Accountability breeds response-ability

Research output: Chapter in Book/Report/Conference proceedingConference contribution

Abstract

While there is growing consensus over the need to counteract biases in contexts of argumentation and decision-making, researchers disagree over which debiasing techniques are likely to be most effective. I attempt to show that contextual debiasing is more effective than cognitive debiasing in preventing biases, although I challenge the claim that critical thinking is utterly ineffective. In addition, a distinction is introduced between two types of contextual debiasing: situational correction, and dispositional correction. Drawing on empirical work on accountability, I argue that the later type of correction is more likely to prove effective against biases in everyday contexts. Holding arguers accountable is a contextual constraint that has the virtue of also enhancing cognitive skills and virtues. 
Original languageEnglish
Title of host publicationModeling and Using Context
EditorsP. Brézillon, R. Turner, C. Penco
Place of PublicationLondon
PublisherSpringer
Pages127-136
Number of pages9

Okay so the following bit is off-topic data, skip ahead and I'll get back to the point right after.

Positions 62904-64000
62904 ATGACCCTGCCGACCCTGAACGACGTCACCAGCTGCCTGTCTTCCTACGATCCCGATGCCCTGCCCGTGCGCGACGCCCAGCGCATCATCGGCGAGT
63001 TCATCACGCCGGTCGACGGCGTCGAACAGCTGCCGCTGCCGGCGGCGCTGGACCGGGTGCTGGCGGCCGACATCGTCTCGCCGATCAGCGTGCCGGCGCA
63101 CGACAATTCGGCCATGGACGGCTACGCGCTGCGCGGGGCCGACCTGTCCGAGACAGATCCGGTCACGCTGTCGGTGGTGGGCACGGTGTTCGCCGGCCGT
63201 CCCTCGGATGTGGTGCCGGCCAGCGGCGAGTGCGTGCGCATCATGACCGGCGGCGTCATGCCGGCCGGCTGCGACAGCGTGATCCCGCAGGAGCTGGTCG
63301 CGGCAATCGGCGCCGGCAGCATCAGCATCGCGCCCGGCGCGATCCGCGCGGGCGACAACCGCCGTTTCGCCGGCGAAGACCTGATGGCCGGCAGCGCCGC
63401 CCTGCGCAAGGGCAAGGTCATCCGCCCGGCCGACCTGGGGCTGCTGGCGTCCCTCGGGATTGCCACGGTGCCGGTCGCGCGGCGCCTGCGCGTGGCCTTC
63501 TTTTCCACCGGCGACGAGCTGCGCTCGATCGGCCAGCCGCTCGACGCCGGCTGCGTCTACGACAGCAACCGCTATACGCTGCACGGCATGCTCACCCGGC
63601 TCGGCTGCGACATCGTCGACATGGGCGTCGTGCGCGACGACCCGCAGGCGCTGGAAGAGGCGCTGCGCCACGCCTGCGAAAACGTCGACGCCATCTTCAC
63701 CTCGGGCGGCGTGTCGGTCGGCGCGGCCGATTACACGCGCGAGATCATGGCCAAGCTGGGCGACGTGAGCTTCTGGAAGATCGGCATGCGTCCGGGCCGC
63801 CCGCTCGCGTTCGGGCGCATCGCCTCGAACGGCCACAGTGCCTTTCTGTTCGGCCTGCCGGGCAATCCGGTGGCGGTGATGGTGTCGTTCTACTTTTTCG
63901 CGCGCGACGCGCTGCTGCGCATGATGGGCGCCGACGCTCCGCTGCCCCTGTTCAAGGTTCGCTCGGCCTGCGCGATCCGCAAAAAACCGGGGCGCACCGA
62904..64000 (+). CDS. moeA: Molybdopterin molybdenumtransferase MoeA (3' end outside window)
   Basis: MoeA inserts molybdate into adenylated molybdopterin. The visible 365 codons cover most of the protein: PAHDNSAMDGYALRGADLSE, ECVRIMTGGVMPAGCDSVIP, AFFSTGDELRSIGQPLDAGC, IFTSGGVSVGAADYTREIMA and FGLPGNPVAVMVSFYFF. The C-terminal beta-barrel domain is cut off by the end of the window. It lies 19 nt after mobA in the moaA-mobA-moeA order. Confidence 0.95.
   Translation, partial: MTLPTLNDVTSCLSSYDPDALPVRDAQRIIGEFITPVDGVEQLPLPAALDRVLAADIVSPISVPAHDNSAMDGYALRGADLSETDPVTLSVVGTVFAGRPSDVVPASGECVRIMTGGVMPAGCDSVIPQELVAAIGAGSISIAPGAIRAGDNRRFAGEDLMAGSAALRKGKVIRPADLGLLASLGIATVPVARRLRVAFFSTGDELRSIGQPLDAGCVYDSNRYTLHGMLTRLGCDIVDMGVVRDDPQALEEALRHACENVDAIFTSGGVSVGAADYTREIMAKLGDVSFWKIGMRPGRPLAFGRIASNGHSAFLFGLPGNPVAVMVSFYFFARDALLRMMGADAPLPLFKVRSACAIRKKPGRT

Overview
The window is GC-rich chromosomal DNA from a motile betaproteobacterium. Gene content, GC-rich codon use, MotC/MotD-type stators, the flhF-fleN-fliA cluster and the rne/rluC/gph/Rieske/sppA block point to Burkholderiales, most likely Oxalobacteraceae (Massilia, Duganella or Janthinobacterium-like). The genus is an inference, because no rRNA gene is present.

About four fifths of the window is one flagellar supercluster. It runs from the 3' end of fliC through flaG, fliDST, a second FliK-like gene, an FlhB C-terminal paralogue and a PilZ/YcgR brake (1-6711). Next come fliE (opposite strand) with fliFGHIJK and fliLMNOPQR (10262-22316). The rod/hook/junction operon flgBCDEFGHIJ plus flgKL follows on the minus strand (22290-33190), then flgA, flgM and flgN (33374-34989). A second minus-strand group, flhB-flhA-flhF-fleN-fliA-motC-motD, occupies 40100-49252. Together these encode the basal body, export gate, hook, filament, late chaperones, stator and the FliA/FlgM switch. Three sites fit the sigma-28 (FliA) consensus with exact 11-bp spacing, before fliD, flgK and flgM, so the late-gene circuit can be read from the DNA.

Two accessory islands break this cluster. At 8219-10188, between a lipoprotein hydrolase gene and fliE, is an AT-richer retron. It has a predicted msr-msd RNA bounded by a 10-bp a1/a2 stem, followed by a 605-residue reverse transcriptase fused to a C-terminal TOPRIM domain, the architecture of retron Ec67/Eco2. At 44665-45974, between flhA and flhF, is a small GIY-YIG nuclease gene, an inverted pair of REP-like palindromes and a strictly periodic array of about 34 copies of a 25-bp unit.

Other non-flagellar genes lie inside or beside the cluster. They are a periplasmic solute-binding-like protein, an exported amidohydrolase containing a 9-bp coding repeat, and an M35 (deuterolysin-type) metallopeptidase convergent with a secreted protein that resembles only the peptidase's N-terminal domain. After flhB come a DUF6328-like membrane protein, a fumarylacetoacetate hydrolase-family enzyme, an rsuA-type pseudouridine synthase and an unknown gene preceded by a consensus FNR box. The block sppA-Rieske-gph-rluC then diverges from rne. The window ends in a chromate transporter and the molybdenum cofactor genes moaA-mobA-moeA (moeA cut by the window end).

ISBN (Electronic)978-3-319-57837-8
ISBN (Print)978-3-319-57836-1
Publication statusPublished - 2017
Event10th International and Interdisciplinary Conference on Modeling and Using Context - Paris, Paris, France
Duration: 20 Jun 201723 Jun 2017

Conference

Conference10th International and Interdisciplinary Conference on Modeling and Using Context
Abbreviated titleCONTEXT 2017
CountryFrance
CityParis
Period20/06/1723/06/17

Keywords

  • Accountability
  • Biases
  • Critical thinking
  • Debiasing
  • Rationality

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  • Cite this

    Correia, V. (2017). Accountability breeds response-ability. In P. Brézillon, R. Turner, & C. Penco (Eds.), Modeling and Using Context (pp. 127-136). London: Springer.